Washington confirms: We have noticed with Saudi Arabia an improvement in respecting the ceasefire agreement in Sudan


The US embassy in Khartoum said in a joint statement today, Friday, that Saudi Arabia and the United States note an improvement in respecting the short-term ceasefire agreement and humanitarian arrangements in Sudan.

Sporadic clashes broke out between the Sudanese army and the Rapid Support Forces during the past hours, which shattered the relative calm in the capital, Khartoum.

A cease-fire agreement was reached last Saturday, with Saudi-American mediation, during the talks in the city of Jeddah, after fierce battles 5 weeks ago between the army and the Rapid Support Forces.

The United Nations Special Envoy to the Horn of Africa, Hanna Tetteh, expressed her concern about the developments in Sudan, and wrote on her Twitter account, Thursday, “The developments in Sudan are worrying. A ceasefire agreement has been signed … and yet the fighting continues.”

“This is unacceptable and it must stop,” she added. “People must be able to live their lives in peace.”

Threat of penalties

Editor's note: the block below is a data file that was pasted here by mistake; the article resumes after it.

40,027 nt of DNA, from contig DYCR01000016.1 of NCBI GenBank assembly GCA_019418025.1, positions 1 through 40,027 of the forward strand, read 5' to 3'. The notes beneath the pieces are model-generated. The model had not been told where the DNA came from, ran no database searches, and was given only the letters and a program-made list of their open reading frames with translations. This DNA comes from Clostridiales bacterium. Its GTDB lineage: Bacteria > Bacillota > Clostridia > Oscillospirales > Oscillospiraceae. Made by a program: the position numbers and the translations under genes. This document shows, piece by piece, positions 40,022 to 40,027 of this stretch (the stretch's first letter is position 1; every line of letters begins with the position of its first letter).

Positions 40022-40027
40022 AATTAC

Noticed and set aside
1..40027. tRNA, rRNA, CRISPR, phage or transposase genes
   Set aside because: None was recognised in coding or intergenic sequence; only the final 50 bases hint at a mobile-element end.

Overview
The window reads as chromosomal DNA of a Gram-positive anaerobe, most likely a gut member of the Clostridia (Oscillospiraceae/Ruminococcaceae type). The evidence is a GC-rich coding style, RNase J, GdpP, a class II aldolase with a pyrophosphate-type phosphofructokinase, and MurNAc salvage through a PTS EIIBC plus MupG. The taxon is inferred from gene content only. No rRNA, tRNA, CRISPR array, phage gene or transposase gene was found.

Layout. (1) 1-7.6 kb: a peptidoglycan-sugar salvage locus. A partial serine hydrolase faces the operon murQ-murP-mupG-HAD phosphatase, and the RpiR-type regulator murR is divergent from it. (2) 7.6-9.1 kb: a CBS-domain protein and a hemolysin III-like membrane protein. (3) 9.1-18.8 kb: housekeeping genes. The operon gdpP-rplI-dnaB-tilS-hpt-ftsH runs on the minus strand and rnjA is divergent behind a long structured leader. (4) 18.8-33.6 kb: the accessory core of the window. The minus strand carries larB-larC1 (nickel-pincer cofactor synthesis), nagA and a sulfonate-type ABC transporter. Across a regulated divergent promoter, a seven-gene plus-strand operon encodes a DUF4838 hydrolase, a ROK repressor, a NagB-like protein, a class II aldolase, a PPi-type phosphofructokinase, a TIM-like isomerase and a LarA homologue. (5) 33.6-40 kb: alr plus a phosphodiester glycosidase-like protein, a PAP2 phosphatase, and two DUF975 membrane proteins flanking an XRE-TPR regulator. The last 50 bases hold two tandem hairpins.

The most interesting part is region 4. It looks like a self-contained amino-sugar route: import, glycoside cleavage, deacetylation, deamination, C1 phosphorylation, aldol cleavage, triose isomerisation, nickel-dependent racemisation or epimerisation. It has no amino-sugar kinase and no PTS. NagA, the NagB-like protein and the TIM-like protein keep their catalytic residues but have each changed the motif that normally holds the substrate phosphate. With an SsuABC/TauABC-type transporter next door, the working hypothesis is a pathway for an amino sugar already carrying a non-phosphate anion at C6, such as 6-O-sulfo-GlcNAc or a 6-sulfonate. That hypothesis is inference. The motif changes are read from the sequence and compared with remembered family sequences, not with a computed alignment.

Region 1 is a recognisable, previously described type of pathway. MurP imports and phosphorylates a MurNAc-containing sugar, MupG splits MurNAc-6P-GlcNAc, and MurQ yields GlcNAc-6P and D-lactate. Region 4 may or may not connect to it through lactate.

In the same context, US State Department spokesman Matthew Miller said yesterday, Thursday, “We are still witnessing violations of the ceasefire,” especially in Khartoum and Darfur.

He added, “We are putting pressure on both sides regarding these violations,” stressing that the United States reserves the right to impose sanctions “when necessary,” but he did not talk about a timetable or about the individuals who might be targeted by these sanctions.

Malik Agar, Vice President of the Sudanese Sovereignty Council, called for an end to the conflict in the country, and for reaching logical solutions through dialogue.

The Sudanese army also said that the Sudanese armed forces are committed to the text of the Jeddah ceasefire agreement.

The army stressed in a statement that the agreement is limited to the military and technical aspects of the temporary ceasefire arrangements, in addition to arrangements for the protection of civilians and hospitals, and does not address political issues.

For his part, Youssef Ezzat, the political advisor to the commander of the Rapid Support Forces in Sudan, described the ceasefire agreement in Jeddah as a good and positive step, and said that the Rapid Support Forces are committed to the armistice and the ceasefire.

Since April 15, the conflict between the Sudanese army and the Rapid Support Forces has resulted in the deaths of hundreds, the displacement of more than a million people internally, and the flight of more than 300,000 people to neighboring countries.

According to ACLED data and facts, the death toll since the outbreak of the fighting has reached 1,800 people, most of whom fell in the capital and in the city of El Geneina, the capital of West Darfur.

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